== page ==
The three-dimensional model for measuring customer loyalty, they said, was taken from employee-commitment studies and then applied to customer loyalty research. This is a problem because people view their commitments to their jobs differently than their commitments to brands, according to Vikas Mittal, a marketing professor at Rice’s Jones Graduate School of Business and one of the researchers involved in the study. The findings were published in the Journal of Service Research.
“When it comes to brand commitment, factors such as habit and convenience, benefits offered, and good treatment are a lot more important,” he says.
The researchers assessed customer loyalty using repurchase intentions, which Mittal says “can provide companies with a measure of organic growth.”
The five elements all play a role in customers’ decisions to repurchase goods or services from companies. Affective commitment is characterized by a customer’s positive emotions toward a company; normative commitment is formed when a customer believes a company shares his beliefs and values; economic commitment is based on a consumer’s sense of investment in a brand, such as when he earns reward points or other loyalty program benefits; forced commitment results from a perceived absence of alternatives; and habitual commitment arises when consumption behavior is performed repetitively and automatically.
The researchers found that customer satisfaction with the companies’ products or services is the single largest contributor to customer loyalty.
“Systematically, our findings show that affective commitment is the strongest predictor of loyalty,” Mittal says. “Further, forced commitment has a negative association with loyalty, and habitual commitment has a positive association.”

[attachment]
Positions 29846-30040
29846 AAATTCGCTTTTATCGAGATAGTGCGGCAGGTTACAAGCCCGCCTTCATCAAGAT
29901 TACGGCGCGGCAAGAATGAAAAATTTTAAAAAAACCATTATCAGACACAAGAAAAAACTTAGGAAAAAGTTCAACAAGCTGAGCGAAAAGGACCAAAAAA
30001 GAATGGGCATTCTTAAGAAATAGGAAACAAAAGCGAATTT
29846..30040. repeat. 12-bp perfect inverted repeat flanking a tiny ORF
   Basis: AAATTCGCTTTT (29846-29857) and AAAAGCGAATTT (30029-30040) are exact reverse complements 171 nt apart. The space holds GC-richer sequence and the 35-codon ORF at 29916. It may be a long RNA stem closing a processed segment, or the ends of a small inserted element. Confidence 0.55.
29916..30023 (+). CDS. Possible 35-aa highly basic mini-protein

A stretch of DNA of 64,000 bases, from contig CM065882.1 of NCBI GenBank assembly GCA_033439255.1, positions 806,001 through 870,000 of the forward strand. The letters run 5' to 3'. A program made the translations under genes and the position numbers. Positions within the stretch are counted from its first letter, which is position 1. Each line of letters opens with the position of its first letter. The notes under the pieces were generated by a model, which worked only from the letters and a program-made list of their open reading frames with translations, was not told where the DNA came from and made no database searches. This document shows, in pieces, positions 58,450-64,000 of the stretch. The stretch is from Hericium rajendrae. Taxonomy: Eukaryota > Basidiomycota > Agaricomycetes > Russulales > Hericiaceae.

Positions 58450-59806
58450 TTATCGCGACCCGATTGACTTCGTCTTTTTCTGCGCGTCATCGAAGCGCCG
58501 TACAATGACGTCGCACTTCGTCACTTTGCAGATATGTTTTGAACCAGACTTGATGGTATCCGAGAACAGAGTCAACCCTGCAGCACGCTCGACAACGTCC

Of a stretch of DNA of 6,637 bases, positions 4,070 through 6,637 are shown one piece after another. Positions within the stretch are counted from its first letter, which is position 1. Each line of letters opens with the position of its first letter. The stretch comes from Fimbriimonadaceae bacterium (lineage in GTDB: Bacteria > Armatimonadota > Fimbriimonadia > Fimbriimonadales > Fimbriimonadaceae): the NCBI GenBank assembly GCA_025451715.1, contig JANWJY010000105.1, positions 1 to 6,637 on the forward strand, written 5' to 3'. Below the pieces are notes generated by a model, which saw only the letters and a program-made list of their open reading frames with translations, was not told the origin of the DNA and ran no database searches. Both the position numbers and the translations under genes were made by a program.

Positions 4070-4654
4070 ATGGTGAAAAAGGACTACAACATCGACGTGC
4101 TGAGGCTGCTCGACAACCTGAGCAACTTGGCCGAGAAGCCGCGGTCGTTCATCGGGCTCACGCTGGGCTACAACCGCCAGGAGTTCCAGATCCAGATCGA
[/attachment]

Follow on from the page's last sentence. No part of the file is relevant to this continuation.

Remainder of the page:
Based on these findings, Mittal recommends that brands try to minimize the feeling of forced commitment. “Though it can increase repurchase behavior, it decreases repurchase intentions. Thus, even when customers continue to purchase your brand because of forced commitment, they may feel resentful,” he says.
“In the same vein, economic commitment can be fostered by reminding customers of the economic and financial benefits that would be lost. These benefits can be built over time via loyalty and rewards programs,” Mittal states.
The research also indicates that how you optimize commitment components might vary depending on company size, type of industry, whether you sell products or services, and even customer group.
“Managers who understand the differences among the various commitment types are less likely to commit the mistake of treating them as interchangeable. Instead, they can improve customer loyalty by allocating resources to manage each type of commitment in a context-specific manner. Without understanding the full cost and benefit of each commitment type and its effect on repurchase in their industry, managers can over- or underinvest resources,” Mittal says.
In comparing these metrics across countries, the researchers found that in the United States, both affective and habitual commitment were more strongly associated with repurchasing goods than services. China tended to have the highest scores on all commitment dimensions, while France had the lowest affective, normative, and economic commitment scores. Habitual commitment appeared to be similar in virtually all countries.
“The cost of cultivating different types of commitment among customers varies from country to country,” Mittal said in a statement. “Thus, a more locally responsive customer-focus strategy is needed to optimize overall customer commitment.”
Still, because customer commitment is multidimensional, companies should “develop a model for measuring brand commitment that is relevant and contextually appropriate,” Mittal concludes. “Each company should carefully understand the different commitment dimensions and then develop the appropriate strategy for optimizing—not just maximizing—commitment. If we can make one prescription it is this: Optimize, not maximize, customer commitment.”